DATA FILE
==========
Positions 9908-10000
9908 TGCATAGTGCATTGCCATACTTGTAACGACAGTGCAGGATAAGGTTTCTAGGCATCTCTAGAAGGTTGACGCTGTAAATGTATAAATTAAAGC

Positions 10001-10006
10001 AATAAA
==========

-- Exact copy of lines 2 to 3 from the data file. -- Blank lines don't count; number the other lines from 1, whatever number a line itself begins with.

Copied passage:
9908 TGCATAGTGCATTGCCATACTTGTAACGACAGTGCAGGATAAGGTTTCTAGGCATCTCTAGAAGGTTGACGCTGTAAATGTATAAATTAAAGC

Positions 10001-10006